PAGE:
An early school of psychology that used introspection to explore the structural elements of the human mind.
A school of psychology that focused on how our mental and behavioral processes function-how they enable us to adapt, survive, and flourish.
The view that psychology (1) should be an objective science that (2) studies behavior without reference to mental processes. Most research psychologists today agree with (1) but not with (2).
An organized whole. These psychologists emphasized our tendency to integrate pieces of information into meaningful wholes.
A branch of psychology that studies how unconscious drives and conflicts influence behavior, and uses that information to treat people with psychological disorders.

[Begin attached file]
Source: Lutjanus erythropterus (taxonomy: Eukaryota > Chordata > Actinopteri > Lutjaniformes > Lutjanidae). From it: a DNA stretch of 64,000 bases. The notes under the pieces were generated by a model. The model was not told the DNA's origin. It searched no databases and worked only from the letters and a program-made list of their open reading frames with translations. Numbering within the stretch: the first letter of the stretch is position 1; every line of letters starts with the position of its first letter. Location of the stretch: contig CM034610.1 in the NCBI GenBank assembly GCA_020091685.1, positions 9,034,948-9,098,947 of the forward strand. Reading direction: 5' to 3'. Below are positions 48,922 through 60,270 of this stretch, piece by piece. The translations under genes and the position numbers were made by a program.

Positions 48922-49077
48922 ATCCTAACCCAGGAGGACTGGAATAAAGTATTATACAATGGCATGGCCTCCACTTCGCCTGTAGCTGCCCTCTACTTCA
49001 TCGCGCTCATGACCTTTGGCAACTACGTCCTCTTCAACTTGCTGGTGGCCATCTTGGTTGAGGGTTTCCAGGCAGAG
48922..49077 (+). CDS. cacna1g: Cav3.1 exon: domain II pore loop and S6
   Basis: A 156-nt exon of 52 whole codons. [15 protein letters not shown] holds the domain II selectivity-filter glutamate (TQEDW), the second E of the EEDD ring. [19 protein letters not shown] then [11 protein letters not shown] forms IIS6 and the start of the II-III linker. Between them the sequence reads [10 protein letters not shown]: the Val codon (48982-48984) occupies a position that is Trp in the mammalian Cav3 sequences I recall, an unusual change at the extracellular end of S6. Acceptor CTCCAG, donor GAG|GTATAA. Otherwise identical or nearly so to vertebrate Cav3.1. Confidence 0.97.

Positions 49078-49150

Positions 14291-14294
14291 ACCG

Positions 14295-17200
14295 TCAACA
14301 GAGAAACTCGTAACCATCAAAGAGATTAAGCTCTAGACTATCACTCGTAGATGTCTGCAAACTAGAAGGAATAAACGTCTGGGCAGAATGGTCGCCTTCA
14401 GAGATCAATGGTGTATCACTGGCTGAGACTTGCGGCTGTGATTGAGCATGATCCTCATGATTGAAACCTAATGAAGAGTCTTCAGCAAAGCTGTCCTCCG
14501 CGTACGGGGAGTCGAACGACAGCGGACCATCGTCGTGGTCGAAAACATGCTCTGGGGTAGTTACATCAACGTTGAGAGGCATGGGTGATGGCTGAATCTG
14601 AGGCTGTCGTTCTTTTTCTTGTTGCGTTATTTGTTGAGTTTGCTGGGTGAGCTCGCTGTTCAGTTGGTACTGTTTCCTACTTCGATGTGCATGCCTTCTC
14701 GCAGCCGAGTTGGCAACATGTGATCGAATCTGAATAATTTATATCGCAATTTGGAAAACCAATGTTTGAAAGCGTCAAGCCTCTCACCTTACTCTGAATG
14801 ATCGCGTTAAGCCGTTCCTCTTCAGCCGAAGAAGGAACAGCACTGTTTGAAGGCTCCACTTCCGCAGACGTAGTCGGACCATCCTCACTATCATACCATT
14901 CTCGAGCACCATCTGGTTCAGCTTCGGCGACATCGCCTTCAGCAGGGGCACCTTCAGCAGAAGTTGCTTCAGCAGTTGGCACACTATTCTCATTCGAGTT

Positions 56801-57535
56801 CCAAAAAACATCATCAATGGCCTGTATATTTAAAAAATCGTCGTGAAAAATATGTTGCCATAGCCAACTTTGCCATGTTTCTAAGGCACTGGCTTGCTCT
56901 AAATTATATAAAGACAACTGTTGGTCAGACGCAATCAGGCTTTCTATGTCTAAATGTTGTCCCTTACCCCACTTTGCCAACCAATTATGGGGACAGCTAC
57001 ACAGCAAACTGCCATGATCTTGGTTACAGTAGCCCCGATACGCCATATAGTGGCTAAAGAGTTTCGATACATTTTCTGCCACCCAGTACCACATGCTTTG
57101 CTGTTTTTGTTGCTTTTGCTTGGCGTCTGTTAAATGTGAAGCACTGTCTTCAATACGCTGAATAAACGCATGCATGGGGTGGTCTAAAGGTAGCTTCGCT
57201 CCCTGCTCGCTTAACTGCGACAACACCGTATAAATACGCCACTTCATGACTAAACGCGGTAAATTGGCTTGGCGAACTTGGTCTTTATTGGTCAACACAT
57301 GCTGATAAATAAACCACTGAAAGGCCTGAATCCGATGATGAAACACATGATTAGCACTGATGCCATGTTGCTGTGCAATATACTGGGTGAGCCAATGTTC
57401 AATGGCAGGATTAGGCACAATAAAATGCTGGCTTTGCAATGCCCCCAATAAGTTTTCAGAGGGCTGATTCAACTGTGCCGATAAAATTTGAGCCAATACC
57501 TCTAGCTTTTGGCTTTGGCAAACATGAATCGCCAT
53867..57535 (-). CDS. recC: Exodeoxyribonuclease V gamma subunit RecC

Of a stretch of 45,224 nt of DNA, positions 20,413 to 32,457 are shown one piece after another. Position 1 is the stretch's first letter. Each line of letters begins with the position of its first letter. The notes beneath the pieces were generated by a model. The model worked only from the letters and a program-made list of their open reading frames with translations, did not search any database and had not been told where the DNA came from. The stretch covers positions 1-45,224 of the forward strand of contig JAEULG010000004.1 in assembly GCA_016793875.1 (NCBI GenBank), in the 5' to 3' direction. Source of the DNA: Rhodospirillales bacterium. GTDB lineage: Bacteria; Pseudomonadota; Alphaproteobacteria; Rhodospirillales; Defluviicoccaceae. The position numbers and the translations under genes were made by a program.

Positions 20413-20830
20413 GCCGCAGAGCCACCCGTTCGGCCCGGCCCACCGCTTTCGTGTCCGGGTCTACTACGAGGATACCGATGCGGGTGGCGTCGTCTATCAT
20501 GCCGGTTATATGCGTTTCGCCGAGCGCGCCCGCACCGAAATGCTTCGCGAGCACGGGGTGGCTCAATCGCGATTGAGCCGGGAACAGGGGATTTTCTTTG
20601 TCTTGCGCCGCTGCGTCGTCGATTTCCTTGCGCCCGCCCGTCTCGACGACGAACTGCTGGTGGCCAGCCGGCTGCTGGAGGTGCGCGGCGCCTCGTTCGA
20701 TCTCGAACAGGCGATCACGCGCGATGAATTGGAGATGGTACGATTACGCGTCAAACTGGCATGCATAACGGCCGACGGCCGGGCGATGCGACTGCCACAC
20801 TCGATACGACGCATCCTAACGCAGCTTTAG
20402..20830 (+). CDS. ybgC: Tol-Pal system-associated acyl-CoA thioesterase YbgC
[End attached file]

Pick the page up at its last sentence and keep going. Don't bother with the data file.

Freud's theory of personality that attributes thoughts and actions to unconscious motives and conflicts; the techniques used in treating psychological disorders by seeking to expose and interpret unconscious tensions.
Historically significant perspective that emphasized the growth potential of healthy people and the individual's potential for personal growth.
The study of the roots of behavior and mental processes using the principles of natural selection.
A branch of psychology that studies the links between biological (including neuroscience and behavior genetics) and psychological processes.
The scientific study of all the mental activities associated with thinking, knowing, remembering, and communicating.